Trust issues: Dealing with distrust in politics
Harry Quilter-Pinner, Rachel Statham, Will Jennings and Viktor Valgarðsson

Liberal democracy across the West is under strain. The causes of these democratic challenges are many and complex but there is a common thread: a decline in political trust.

Growing distrust in politicians should be of particular concern to democrats and progressives. A lack of trust matters for two main reasons. This report has also considered the potential drivers and consequences of trust in decline. We find evidence for two sets of factors that determine trust.

  1. Performance of government: This means the outputs (such as public services) and outcomes (such as social outcomes) that government delivers.
  2. Processes of government: This means the process by which these decisions are made (such as how well democracy functions). 

Crucially, it is both the perception of these things and the reality of them that matters.

This evidence points to a disturbing possibility: a downward spiral of trust, whereby worsening government performance and deteriorations in democracy can lead to a decline in trust. This decline in trust can contribute in turn to a worsening in governmental performance (such as lower economic growth, poorer public services, widening inequalities) and to a democratic deterioration (such as greater support for populism, more polarisation, and more scandals and corruption). This then starts the cycle again, pushing trust yet lower.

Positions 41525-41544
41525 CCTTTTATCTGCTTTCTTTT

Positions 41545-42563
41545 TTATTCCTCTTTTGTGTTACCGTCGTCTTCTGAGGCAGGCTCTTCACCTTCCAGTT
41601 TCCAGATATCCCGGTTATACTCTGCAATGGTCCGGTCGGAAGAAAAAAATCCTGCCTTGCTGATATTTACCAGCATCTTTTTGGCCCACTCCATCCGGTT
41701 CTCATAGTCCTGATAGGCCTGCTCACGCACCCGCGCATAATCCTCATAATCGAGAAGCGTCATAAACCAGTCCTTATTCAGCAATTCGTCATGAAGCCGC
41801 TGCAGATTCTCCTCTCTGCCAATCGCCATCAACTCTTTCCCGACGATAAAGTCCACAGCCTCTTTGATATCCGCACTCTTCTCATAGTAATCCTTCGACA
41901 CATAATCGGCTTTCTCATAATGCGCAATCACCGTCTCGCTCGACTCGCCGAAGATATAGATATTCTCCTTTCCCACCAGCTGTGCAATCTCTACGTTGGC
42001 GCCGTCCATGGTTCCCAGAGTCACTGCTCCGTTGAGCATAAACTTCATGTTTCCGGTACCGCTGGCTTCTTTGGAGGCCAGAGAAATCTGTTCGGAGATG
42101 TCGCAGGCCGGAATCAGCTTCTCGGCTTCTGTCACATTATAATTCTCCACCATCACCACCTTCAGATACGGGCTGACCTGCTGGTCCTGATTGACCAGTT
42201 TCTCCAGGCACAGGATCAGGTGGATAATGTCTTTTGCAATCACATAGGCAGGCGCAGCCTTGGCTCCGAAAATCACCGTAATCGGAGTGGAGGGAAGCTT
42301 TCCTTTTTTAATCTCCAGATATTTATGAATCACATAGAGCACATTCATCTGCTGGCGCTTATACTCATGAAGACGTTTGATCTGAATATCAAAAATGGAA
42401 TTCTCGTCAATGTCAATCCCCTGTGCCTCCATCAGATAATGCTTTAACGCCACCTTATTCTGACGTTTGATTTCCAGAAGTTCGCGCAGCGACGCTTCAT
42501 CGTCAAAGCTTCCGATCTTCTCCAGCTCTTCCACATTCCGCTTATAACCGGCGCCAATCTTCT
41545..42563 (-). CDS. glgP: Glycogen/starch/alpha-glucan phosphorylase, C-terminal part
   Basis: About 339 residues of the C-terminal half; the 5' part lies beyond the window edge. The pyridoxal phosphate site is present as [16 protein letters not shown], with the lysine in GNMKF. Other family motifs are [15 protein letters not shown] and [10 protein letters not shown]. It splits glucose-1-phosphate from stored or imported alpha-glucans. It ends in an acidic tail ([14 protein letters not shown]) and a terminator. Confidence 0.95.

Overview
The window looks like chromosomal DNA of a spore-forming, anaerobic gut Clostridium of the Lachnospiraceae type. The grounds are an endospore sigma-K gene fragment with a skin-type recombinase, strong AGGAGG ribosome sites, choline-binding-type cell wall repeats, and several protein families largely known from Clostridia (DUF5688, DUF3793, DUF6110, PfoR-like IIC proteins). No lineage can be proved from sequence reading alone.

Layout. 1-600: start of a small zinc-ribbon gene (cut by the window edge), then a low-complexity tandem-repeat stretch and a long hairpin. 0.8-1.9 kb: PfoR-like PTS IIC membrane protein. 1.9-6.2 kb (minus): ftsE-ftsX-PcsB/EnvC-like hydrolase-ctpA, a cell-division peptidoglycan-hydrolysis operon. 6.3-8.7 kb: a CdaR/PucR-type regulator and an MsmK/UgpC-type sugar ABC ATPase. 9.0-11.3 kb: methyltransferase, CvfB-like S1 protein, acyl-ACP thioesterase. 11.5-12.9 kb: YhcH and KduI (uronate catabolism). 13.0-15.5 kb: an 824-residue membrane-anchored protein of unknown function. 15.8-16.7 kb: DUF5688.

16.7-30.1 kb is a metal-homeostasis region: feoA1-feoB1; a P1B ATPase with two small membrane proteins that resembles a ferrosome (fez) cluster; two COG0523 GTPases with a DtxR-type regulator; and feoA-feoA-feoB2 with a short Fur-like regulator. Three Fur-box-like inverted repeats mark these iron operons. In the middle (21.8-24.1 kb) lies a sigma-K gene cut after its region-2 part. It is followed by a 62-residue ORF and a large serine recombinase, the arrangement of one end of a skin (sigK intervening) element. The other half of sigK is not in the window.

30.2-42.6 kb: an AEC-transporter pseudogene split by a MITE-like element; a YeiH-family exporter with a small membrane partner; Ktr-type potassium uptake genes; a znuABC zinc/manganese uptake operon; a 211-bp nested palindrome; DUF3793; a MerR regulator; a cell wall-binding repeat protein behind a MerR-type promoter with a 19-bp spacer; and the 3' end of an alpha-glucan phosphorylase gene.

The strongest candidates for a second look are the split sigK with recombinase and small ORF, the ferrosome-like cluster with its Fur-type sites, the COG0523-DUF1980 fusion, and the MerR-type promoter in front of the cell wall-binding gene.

The report concludes that declining trust poses clear risks to society if left unchecked. Action is needed to set the UK on a new course, away from democratic dissatisfaction and towards democratic and social renewal. To support this effort, the report outlines four significant ‘social and political gaps’ that it argues must be closed to improve trust in the UK.

  1. Between the loves people expected to lead and the lives people are experiencing.
  2. Between the scale of the social challenges we face and the (perceived) ability of government to deliver against them.
  3. Between the principles of liberal democracy and the reality of our political system as it manifests today.
  4. Between the values and experience of citizens and those who govern on their behalf.